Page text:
Although none of the most highly touted lots at Sotheby’s evening sale of Impressionist and Modern art last night exceeded their estimates, there were plenty of sleeper hits. Here are a few of the lots that exceeded Sotheby’s expectations by significant margins.
An amusing tidbit from the The Art Newspaper: Larry Gagosian is now advertising on London’s double-decker buses. A well-timed advertising ploy indeed, assuming that this campaign was launched to coincide with the art world’s infiltration of London for the bid 3rd quarter art sales.
Larry’s ads on London buses (The Art Newspaper)
Carol Vogel gives the rundown on last night’s “lackluster” Impressionist and Modern evening sale at Sotheby’s London. The $165.2 million sale did fall within its estimate of $148.4 million to $217.5 million, and the most highly anticipated lot, a self-portrait by Manet did achieve a new record for the artist ($33 million), but the tone of Vogel’s article indicates that the sale (and the Manet) failed to wow.
She notes that there was only bidder chasing the Manet and quotes dealer Richard Feigen who suggests that the Manet failed to go over estimate because it may be over the heads of many members of the art-buying public:
“The Manet put a damper on the evening,” said Richard L. Feigen, another New York dealer, adding that the painting was not well suited to being sold at auction. “It was a great picture, but he’s not an auction artist,” Mr. Feigen said; the work was too intellectual to have the commercial appeal of paintings and sculptures by Picasso, Giacometti and Modigliani that have brought record-breaking prices over the last few months.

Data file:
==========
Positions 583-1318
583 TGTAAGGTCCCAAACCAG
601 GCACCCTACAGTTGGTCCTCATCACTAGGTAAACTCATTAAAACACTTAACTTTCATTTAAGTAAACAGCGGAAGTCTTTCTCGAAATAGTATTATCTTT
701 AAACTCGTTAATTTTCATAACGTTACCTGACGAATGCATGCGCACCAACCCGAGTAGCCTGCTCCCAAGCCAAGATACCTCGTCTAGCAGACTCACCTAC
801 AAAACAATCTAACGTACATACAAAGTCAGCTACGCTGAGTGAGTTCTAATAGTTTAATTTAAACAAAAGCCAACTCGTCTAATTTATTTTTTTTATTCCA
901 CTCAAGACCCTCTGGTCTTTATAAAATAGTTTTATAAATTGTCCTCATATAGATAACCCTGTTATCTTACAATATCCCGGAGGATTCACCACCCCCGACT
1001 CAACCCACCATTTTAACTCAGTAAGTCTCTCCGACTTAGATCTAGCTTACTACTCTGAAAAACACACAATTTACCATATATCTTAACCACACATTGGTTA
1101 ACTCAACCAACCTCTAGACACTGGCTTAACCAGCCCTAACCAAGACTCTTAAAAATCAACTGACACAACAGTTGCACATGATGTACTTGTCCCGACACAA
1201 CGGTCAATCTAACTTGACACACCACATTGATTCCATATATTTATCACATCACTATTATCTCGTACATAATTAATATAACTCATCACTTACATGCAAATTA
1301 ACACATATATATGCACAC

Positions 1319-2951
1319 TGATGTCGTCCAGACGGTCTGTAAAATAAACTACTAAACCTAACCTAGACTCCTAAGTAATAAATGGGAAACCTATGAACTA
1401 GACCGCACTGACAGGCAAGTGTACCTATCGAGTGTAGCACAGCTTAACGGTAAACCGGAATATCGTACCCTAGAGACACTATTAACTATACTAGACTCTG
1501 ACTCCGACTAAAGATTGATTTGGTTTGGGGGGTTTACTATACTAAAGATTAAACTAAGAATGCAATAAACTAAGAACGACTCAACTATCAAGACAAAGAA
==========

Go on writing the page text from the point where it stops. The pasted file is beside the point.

A Lackluster Art Auction in London (The New York Times)
The legal trouble between Edelman and Emigrant began in March, when Emigrant sued Edelman over a history of “late payments, missed payments, other defaults and collateral sales,” according to this Reuters report published last month. The report also included the following quote from Edelman, which foreshadows his recent action against Emigrant:
“I have paid the bank what I believe I owe,” said Edelman, who now runs the Edelman Arts modern art gallery on Manhattan’s Upper East Side. “I’m angry. I seldom get angry, but I am.”
Beijing’s leading auction house China Guardian just wrapped up their 22nd edition of quarterly auctions: 2300 works of art sold (over three days) for $311 million. As Colin Gleadell notes in his roundup of market news, that puts China Guardian ahead of Western rivals Christie’s and Sotheby’s:
Beijing auctioneers China Guardian has thrown down the gauntlet to Sotheby’s and Christie’s highly successful Asian operations in Hong Kong with a $311 million series of art and antiques sales, placing them ahead of the Western auctioneers ($256 million and $293 million respectively) at the end of the spring auction series.
Art market news: Dealers at Art Basel sell fast (The Telegraph)